The Card pitchers have allowed a .302 OBP this year and a .360 SLG. The formula says they should allow 3.55 runs per game while it is actually 3.479, for a difference of 0.071 runs per game.

So combining the .36 runs from batting with the .071 fewer runs allowed, we get .435 total extra runs per game (there is some rounding going on). Over 73 games, that is an extra 31.76 runs. But they are only the 2nd luckiest team so far this year. The table below shows how all the teams have done.

Monday, June 17, 2013

Trout Could Join A Group That Includes Only Ted Williams And Ty Cobb

Trout has a 161 OPS+ so far this year and last year he had 171. So he could have 2 seasons of 160 or higher through the age of 21 (he won't turn 21 until after June 30). Below are all the seasons of OPS+ of at least 160 through the age of 21, with at least 400 plate appearances. Both Cobb and Williams did it twice. Trout could join them this year. Even having one season like this puts you in very impressive company. They generally had long, productive, if not Hall of Fame, careers.

What if I lower the standard to a 150 OPS+? Here are all the players to have 2 seasons of at least a 150 OPS+ through the age of 21.
Mel Ott
Rogers Hornsby
Ted Williams
Ty Cobb
It seems like Trout has a great chance to join that group. Here are all the players who had 1 or more seasons of at least a 150 OPS+ through the age of 21
Al Kaline
Albert Pujols
Alex Rodriguez
Cesar Cedeno
Denny Lyons
Eddie Mathews
Fred Carroll
Hal Trosky
Jimmie Foxx
Ken Griffey
Mel Ott
Mickey Mantle
Mike Tiernan
Mike Trout
Rogers Hornsby
Sam Crawford
Stan Musial
Ted Williams
Tom McCreery
Tris Speaker
Ty Cobb
Again, a very outstanding group of players.

Wednesday, June 12, 2013

Josh Hamilton's Strange Season

He has 23 extra-base hits this year and only 20 RBIs. As I show later, he his hitting terribly with runners on base this year while in his career he has generally been pretty good. He is on  a pace to get 57 XBHs this year. Below is a list of all the players in the last 10 years to get 50+ XBHs yet have more XBHs than RBI. They tend to look like guys who bat 1-2 while Hamilton has been batting mostly 4-5 this year with 23 ABs batting 2.

I think Sizemore in 2006 was the only player ever to get 90+ XBHs in a season yet have more of those than RBI. He batted mostly leadoff. I think the record positive difference is Frank Baumholtz in 1953. He had 46 XBHs and 25 RBI. He was pretty much a 1-2 man.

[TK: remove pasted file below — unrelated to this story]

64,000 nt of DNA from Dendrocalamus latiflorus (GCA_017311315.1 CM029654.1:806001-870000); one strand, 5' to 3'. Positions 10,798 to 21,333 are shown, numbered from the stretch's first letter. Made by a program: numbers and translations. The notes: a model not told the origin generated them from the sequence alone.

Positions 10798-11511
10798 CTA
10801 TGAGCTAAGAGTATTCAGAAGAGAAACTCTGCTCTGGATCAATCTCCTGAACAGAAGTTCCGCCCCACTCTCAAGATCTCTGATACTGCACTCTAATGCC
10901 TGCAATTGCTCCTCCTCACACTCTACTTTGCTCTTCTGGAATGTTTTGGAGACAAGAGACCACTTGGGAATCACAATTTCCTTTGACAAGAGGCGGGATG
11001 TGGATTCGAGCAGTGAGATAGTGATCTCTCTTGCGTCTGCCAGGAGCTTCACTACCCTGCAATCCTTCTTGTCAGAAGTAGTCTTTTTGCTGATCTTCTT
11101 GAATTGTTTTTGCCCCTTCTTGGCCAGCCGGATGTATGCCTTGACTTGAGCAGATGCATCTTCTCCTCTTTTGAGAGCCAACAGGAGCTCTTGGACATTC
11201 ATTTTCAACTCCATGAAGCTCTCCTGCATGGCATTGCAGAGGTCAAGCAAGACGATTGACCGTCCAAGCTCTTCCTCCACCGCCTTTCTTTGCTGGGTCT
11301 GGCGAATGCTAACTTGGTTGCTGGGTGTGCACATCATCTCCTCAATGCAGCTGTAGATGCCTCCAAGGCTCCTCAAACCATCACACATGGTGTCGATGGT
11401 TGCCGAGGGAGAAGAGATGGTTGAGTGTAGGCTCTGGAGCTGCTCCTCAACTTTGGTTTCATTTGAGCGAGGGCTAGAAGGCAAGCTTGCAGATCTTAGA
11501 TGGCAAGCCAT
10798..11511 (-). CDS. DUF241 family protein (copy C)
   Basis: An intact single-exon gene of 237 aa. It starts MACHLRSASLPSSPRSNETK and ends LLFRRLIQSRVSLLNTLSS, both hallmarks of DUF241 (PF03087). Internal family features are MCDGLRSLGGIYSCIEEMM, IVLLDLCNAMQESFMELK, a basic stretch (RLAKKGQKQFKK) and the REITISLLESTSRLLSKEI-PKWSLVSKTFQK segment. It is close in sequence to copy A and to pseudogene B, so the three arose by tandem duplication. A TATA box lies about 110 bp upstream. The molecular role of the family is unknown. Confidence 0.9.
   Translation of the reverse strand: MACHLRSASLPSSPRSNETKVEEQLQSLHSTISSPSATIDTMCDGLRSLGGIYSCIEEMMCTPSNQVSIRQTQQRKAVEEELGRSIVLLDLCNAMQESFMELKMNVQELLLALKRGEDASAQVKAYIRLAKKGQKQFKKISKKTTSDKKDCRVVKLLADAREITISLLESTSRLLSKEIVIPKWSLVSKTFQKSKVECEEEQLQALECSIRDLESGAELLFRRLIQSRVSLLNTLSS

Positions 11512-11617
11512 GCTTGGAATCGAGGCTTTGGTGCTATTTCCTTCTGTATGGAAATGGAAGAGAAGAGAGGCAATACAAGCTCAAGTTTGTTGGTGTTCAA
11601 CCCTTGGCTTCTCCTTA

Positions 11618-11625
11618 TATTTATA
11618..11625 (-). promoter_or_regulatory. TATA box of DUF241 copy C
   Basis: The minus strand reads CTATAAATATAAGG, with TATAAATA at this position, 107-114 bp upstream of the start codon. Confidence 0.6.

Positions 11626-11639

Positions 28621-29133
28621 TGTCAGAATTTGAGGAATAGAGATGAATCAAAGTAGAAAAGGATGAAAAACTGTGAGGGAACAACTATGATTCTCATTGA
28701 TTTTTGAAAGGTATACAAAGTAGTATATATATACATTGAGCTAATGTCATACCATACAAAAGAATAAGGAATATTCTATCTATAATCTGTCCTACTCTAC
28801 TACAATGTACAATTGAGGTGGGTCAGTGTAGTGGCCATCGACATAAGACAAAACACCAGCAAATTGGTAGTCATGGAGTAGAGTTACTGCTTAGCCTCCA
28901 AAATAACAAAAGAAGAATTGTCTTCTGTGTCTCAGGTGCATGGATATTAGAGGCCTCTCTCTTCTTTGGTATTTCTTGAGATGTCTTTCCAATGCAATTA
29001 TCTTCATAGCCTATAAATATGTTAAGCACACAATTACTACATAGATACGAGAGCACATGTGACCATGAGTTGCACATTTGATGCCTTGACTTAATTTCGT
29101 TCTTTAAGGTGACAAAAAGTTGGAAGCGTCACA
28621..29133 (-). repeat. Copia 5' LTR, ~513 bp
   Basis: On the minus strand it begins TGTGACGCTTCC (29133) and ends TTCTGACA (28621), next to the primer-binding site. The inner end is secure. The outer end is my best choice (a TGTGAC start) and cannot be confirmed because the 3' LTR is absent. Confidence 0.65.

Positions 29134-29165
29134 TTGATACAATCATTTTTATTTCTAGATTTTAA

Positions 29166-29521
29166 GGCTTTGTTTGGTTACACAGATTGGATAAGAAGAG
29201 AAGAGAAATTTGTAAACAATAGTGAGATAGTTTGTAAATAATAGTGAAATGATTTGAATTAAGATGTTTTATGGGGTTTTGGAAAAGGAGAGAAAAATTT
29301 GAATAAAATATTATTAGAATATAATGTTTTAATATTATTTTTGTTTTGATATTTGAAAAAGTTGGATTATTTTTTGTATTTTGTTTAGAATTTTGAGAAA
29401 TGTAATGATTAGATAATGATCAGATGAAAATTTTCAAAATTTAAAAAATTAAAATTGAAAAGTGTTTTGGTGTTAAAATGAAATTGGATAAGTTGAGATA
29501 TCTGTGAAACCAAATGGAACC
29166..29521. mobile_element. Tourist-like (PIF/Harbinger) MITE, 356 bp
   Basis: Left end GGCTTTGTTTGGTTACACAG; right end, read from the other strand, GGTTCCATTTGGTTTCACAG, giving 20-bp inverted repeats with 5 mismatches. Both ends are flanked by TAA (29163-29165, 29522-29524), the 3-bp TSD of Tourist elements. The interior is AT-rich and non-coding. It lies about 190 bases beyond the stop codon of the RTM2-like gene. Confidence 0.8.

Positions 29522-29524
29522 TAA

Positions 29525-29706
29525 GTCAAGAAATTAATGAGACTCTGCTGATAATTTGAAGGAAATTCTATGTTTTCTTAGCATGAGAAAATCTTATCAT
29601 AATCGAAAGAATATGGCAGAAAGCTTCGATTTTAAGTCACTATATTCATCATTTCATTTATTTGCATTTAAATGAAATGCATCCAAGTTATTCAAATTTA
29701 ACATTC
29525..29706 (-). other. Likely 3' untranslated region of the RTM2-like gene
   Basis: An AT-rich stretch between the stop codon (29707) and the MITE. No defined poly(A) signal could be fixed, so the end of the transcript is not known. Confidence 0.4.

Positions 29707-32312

Here are Hamilton's splits for this year and his career.


Click here to go to Hamilton's Yahoo page

Wednesday, June 5, 2013

Players Who Had 90+ Extra-Base Hits In A Season Before They Turned 25

Here is the list

I got this from the Lee Sinins Complete Baseball Encyclopedia. The age column shows their age as of June 30. So if a guy turned 25 on July 1, his age for that season is listed at 24. But all of these guys turned 25 after the season in question. They are all pretty much Hall of Famers or guys who put up Hall of Fame type numbers, except for Sizemore and Trosky.

But even Trosky was very good. Through age 27, he is 124th in career WAR among position players. If he had finished with that rank for his whole career, he would be a borderline case. He only played 312 games after the age of 27. His SABR bio says he suffered from very bad headaches starting around that time. He also finished in the top 7 in OPS+ 4 times.

Sizemore had 53 2Bs, 11 2Bs, 28 HRs.

Through age 25, he was 48th in career WAR among position players. He had 4 straight years in the top 10 including a number 1. Maybe he was headed for a Hall of Fame career before injuries.

And here all the guys that had from 85-89 under age 25 (I did not check to see if they turned 25 in the season in question so a few of them might have made the cutoff after their 25th birthday). It is also a pretty impressive list.

Monday, June 3, 2013

Chris Davis Has A .722 SLG Over His Last 302 ABs

That goes back to last year, including Sept and Oct. He has 30 HRs in that stretch. His SLG this year is .754. That is about 83% higher than the league average, which is .413. If he kept that up for the whole season, it will be one of the greatest relative SLGs ever, at 183. Here are the top 20.

 See also
Chris Davis' Absurd Season by Matt Hunter of "Beyond the Boxscore"